These are not very sweet, but they are flaky, warmly spiced, and brown-buttery. Yes. And easy. They would definitely be good with any stone fruit, apple, or pear slices, but adjust the spices accordingly if you pick a fruit less amenable to cinnamon and nutmeg. The fruit is mostly to add color and texture, since the thin slices do not impart much flavor. The baking time would be longer for firm fruit like apples, so either cut them really thin, or take the risk that your dough will be done before the fruit is soft.

Here we go:

Peach Shortbread

1 C (200 g) sugar
1 tsp (5 g) baking powder
2 3/4 C plus 2 T (359 g) flour
1/4 tsp cinnamon
1/8 tsp nutmeg
1/4 tsp salt
1 C (227 g) unsalted butter
1 large egg
2 peaches, pitted and thinly sliced (1/8 to 1/4 thick; thinner means they turn translucent)

Brown the butter ahead of time in a small pot on the stovetop over medium-low heat. Let the butter melt, foam, turn clear golden, then a light brown color. Stir regularly during this process, scraping off anything stuck to the bottom. Before it browns, you will see steam come up from the surface, which is the water in the butter evaporating, and as it browns you will it smell it becoming a little nutty. As I learned in the cooking class I took in Paris last year, you can use all your senses to track the process of butter browning - seeing the steam rising, the color changing; hearing it foam, crackle, and settle back down; smelling the nutty scent of the final product; tasting and touching come later when it has cooled down! Just be sure not to burn it, which can happen quickly after it's become brown. I tend to under-brown it a bit out of fear of burning it, so the flavor of my butter is less strong than it could be.

Once the butter's browned, pour it into a heat and cold proof vessel and set it in the freezer until solid (about 30 minutes).

Preheat the oven to 375 degrees. Butter a 9x13 pan (I halved the recipe and used a 9-inch round pan, which made it very thin).

In a medium mixing bowl, whisk together the sugar, baking powder, flour, spices, and salt. With a pastry blender, fork, or your fingers, blend the brown butter and egg into the dry ingredients until it is crumbly but well mixed.

Pat 3/4 of the dough into the baking pan, pressing firmly. Lay the peach slices over the pressed dough in a single layer. Scatter the remaining crumbs of dough evenly over the peaches.

Bake for 30 minutes or until the top and edges are starting to brown. Cool completely in pan and then cut into squares.

Friday, July 8, 2011

Lemon Olive Oil Cake

Since I'm currently sharing an apartment in Berlin with six other people who frequently share food with each other, I've been trying to contribute baked goods to the kitchen from time to time. For Europeans, I like to bake simple desserts that aren't too sweet, which could serve as dessert, breakfast, or snack with tea or coffee. I started out with an almond cake, which went over well (and, incidentally, is gluten-free and incredibly easy), and then decided to work out a lemon cake. Lemon and olive oil being a proven flavor combination, I thought it would be nice to have an even quicker alternative to my lemon olive oil cupcakes.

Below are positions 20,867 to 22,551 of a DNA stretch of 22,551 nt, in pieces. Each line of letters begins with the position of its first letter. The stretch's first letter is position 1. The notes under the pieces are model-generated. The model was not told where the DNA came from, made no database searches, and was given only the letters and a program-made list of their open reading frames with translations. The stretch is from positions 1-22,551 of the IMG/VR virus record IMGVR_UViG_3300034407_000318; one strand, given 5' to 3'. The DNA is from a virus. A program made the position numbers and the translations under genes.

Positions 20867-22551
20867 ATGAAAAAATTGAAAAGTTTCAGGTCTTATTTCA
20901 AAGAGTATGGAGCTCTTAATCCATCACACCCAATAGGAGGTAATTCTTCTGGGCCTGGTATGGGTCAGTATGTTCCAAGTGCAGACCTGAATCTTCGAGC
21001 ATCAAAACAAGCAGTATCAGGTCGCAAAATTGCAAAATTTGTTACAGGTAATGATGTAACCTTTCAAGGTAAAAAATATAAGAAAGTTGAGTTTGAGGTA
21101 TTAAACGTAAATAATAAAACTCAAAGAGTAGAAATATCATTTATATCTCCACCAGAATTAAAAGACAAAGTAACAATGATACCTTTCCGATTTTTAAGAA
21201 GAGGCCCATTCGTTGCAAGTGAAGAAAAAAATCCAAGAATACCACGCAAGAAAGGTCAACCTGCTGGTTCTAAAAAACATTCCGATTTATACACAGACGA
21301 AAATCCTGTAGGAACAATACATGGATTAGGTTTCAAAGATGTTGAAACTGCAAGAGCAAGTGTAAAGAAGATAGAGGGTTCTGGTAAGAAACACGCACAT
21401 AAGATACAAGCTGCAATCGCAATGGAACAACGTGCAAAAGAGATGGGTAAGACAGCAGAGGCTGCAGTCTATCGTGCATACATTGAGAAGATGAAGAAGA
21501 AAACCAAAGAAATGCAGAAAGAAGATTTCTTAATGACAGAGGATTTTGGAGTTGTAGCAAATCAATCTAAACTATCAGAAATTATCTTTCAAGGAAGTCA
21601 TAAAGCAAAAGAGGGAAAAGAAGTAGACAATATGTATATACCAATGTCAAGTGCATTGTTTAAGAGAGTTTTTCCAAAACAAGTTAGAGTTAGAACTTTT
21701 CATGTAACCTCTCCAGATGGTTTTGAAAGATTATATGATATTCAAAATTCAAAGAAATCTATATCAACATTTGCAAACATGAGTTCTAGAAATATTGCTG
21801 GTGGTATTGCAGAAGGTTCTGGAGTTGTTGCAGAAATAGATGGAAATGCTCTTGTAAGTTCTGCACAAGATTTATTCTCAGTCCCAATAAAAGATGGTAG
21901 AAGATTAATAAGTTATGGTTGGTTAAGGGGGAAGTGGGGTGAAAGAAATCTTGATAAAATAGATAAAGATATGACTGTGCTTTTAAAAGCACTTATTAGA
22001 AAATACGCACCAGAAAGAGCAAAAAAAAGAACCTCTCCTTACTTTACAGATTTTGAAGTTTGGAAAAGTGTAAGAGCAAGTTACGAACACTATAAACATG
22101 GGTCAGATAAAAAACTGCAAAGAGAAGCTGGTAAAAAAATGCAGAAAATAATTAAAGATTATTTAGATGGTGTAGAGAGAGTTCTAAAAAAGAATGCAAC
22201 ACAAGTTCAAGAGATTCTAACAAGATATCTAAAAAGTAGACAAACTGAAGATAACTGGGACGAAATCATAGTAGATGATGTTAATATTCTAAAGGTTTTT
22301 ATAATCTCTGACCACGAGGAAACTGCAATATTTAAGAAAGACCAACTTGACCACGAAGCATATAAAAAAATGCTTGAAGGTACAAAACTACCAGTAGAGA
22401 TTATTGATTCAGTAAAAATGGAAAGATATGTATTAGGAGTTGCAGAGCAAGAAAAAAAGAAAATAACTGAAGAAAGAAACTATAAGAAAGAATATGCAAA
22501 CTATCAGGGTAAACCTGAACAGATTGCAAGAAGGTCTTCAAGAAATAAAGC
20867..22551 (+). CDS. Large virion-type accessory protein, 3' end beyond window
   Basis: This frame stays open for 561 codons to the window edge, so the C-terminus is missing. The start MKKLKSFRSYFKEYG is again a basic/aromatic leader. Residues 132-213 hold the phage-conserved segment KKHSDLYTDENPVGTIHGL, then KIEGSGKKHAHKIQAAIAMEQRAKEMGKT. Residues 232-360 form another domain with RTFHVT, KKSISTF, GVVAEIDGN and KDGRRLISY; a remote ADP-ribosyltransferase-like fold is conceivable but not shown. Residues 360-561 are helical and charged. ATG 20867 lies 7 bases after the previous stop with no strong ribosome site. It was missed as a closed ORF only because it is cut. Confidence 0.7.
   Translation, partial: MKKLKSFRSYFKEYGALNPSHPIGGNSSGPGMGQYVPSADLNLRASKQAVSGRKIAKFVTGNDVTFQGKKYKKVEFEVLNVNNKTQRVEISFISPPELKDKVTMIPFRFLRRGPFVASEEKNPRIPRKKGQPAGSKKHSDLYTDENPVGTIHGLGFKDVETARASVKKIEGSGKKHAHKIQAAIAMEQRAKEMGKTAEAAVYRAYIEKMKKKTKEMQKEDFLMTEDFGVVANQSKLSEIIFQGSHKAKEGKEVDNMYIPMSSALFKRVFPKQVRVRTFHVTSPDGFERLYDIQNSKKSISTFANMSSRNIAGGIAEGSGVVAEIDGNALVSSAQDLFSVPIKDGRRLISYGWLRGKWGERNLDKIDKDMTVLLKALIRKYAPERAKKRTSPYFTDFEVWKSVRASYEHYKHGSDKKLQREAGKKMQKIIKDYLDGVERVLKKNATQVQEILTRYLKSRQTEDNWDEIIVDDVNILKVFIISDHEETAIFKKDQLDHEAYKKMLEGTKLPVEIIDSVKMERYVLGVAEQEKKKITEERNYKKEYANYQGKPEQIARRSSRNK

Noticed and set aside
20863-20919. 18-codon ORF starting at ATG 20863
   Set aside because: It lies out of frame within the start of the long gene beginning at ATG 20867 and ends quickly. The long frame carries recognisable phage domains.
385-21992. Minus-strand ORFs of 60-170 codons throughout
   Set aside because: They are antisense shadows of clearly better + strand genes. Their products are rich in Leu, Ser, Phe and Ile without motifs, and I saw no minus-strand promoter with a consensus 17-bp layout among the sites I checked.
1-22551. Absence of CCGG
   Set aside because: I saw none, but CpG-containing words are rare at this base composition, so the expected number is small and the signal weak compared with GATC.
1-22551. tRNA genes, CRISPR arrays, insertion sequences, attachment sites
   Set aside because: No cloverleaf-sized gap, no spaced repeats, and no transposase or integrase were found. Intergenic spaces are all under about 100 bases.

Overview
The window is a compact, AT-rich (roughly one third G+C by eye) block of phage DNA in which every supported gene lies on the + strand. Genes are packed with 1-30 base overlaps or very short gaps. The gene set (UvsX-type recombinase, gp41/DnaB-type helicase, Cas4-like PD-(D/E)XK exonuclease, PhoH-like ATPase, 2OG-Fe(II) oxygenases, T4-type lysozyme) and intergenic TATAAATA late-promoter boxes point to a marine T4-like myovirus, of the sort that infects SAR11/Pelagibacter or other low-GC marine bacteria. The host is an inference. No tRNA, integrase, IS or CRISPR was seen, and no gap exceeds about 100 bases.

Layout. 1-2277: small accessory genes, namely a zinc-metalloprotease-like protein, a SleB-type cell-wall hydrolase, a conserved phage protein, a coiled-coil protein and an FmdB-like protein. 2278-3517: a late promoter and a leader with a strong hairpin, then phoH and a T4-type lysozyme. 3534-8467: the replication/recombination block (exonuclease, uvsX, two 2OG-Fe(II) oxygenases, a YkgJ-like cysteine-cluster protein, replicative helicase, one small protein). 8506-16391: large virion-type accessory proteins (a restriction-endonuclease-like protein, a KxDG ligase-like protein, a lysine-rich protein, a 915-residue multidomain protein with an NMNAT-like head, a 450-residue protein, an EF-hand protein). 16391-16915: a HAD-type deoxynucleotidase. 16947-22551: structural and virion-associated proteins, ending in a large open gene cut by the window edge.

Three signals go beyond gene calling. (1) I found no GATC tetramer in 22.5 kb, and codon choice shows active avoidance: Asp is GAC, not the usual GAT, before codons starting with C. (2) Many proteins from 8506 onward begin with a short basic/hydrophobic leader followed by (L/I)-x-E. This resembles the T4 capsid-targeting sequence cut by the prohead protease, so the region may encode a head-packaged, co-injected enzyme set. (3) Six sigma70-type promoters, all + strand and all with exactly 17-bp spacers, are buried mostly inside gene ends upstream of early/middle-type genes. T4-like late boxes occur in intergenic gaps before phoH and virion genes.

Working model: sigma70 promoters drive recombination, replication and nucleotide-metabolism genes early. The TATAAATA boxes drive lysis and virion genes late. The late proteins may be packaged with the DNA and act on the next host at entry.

I adapted this recipe from a French vanilla cake recipe; it's a simple, lightly sweet, and moist cake, with a touch of lemon to make it fresh. I replaced about a third of the melted butter with olive oil, added lemon zest and juice, and poured over some lemon glaze for a finishing touch. It formed a nicely browned crust in the metal loaf pan I used, so I'd highly recommend a metal pan if possible!

Lemon Olive Oil Cake
(so sorry, I don't have access to American measuring equipment here, so grams will have to do for now; use Chocolate and Zucchini's conversion page if necessary)

3 eggs
170 g sugar
zest of one lemon
160 g flour
1/2 T baking soda (about 1/2 European packet)
125 g butter
1/3 C olive oil
juice of 1/2 lemon

Preheat the oven to 350 degrees F/180 degrees C. Butter and flour a large loaf pan (i.e., rub butter along the sides and bottom of the pan, then pour about 1 T flour into the pan and shake it around to lightly coat each buttered surface, shaking the excess flour out into the sink or trash can).

In a mixing bowl, whisk together the eggs, sugar, and lemon zest until it becomes frothy and lightens in color. Pour in the flour and the baking soda and whisk it into the mixture as you pour.

Melt the butter in a small bowl, add the olive oil and the juice of half a lemon, and then stir the liquids into the rest of the mixture. Pour the entire mixture into the prepared loaf pan. Bake for 35-40 minutes; it's done when a knife or toothpick comes out clean.

Let cool.

Lemon Glaze

juice of 1 lemon
100-150 g powdered sugar

Place the juice in a small bowl. Stir in enough powdered sugar to thicken and sweeten the juice (it will still be a little runny, but the consistency is not super sensitive). Once the cake has cooled at least a bit, pour the glaze over the cake. Let it solidify, then serve!